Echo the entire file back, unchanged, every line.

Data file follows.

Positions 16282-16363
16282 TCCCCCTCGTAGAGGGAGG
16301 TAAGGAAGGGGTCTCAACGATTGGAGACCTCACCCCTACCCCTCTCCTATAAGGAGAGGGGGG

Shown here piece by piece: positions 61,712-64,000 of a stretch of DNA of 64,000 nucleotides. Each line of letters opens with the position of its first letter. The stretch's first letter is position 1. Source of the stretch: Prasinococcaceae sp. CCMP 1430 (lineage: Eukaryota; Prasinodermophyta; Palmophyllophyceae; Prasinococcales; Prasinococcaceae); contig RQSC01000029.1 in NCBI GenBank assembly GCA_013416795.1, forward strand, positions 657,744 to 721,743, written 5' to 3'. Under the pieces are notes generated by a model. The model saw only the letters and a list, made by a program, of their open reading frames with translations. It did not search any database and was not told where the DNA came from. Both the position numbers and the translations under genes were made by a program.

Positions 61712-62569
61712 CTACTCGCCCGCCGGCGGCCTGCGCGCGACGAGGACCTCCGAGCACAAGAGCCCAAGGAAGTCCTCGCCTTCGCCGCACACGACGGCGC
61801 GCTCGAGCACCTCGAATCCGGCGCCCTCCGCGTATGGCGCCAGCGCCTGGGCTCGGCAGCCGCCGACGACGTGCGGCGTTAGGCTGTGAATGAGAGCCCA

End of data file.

Positions 16282-16363
16282 TCCCCCTCGTAGAGGGAGG
16301 TAAGGAAGGGGTCTCAACGATTGGAGACCTCACCCCTACCCCTCTCCTATAAGGAGAGGGGGG

Shown here piece by piece: positions 61,712-64,000 of a stretch of DNA of 64,000 nucleotides. Each line of letters opens with the position of its first letter. The stretch's first letter is position 1. Source of the stretch: Prasinococcaceae sp. CCMP 1430 (lineage: Eukaryota; Prasinodermophyta; Palmophyllophyceae; Prasinococcales; Prasinococcaceae); contig RQSC01000029.1 in NCBI GenBank assembly GCA_013416795.1, forward strand, positions 657,744 to 721,743, written 5' to 3'. Under the pieces are notes generated by a model. The model saw only the letters and a list, made by a program, of their open reading frames with translations. It did not search any database and was not told where the DNA came from. Both the position numbers and the translations under genes were made by a program.

Positions 61712-62569
61712 CTACTCGCCCGCCGGCGGCCTGCGCGCGACGAGGACCTCCGAGCACAAGAGCCCAAGGAAGTCCTCGCCTTCGCCGCACACGACGGCGC
61801 GCTCGAGCACCTCGAATCCGGCGCCCTCCGCGTATGGCGCCAGCGCCTGGGCTCGGCAGCCGCCGACGACGTGCGGCGTTAGGCTGTGAATGAGAGCCCA